Born Free

Updated: Dec 14, 2018

We were born naked for a reason. While social expectations and weather usually demand that we adorn ourselves with some sort of raiment, the clothes we wear are often not designed with our body’s wellbeing in mind. I’m going to discuss three ways that our clothes directly impact our health.

One: Squishing Our Tubes

Have you ever removed your clothing only to find grooves in your skin where your clothing was the tightest? I get to see this all the time when doing massage—especially from bra straps, underwear, and socks—even if it’s almost been an hour since my client undressed. In our culture, our choices of clothing are based mostly on how they make us look while we are wearing them, with little concern for what is going on underneath. The saying, “out of sight, out of mind,” applies well. However fashionably they are covered up, the indentations on your body from tight clothing are more than skin deep.

What lies under your skin? A bunch of tubes! We have arteries, veins, lymph vessels, nerves, the digestive tract, urinary tract, reproductive organs, and more. Just like putting your finger on the end of a hose or putting a kink in the hose will change the flow of water, pressure on the tubes in our body will affect the flow of fluids traveling through them. This can mean less circulation, higher blood pressure, more swelling, loss of sensation, and less efficiency.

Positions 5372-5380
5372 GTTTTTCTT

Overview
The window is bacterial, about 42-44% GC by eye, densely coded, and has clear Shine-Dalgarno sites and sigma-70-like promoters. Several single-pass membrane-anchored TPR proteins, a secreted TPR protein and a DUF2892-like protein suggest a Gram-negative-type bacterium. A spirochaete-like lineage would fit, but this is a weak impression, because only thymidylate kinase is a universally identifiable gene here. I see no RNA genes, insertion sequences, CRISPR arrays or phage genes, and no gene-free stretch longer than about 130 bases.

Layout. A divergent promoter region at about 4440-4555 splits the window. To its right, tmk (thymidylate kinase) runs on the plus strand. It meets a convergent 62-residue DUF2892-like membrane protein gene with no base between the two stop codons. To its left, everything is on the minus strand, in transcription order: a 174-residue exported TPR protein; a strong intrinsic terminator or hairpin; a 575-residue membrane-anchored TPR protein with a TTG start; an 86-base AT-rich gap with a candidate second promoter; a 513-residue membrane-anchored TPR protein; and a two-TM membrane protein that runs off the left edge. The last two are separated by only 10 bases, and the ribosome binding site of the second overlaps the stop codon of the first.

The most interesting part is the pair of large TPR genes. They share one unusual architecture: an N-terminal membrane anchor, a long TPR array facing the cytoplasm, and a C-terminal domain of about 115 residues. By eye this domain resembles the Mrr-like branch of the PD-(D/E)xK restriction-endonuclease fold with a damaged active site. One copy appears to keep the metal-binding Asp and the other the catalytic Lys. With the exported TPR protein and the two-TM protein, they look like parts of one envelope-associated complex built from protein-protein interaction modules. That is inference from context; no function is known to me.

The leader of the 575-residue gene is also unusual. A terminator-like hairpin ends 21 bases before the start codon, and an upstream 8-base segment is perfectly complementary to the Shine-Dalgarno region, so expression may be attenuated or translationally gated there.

How tight is too tight? Anything pressing or squeezing your body will have some impact. It’s difficult to determine how much one thing contributes to a particular health condition. For example, a person’s atherosclerosis could be a result of their diet, their movement habits, their genetics, or their restrictive clothing, but most likely it was a combination of these and other factors that lead to the disease. The thing to keep in mind is that much of what puts you at risk for many kinds of disease is in your control. So, take a look at your wardrobe from the perspective of your innards and decide if you like what you see.

In addition to disturbing the flow of fluids, clothing can also put restrictions on the flow of air. Most notably, expansion of the lungs can be limited by anything that squeezes the ribcage or abdomen. Tight waistlines that induce people to suck in their bellies result in less space for organs to be displaced as the diaphragm works to make way for inhalation. Bra straps and some close-fitting tops make it more difficult for the ribs to move naturally up and out as you breathe in. These days, we are appalled by the corsets women once wore that were so damaging even untrained eyes can discern the distortion done to their skeletons. Even though today’s corsets tend to be much less damaging, no clothing article seems more important than the capability of breathing fully.

If you want to help improve the flow of blood, lymph, oxygen, and nutrients in your body, try to reduce the amount that your clothing marks your skin, especially paying attention to the waistline, groin, and ribcage. Underwear, bras, pants, belts, and socks all should be judged critically for their tube-compressing tendencies. Most of all, if your body is telling you that something is uncomfortable, it doesn’t want you to wear it.

Two: Propping Us Up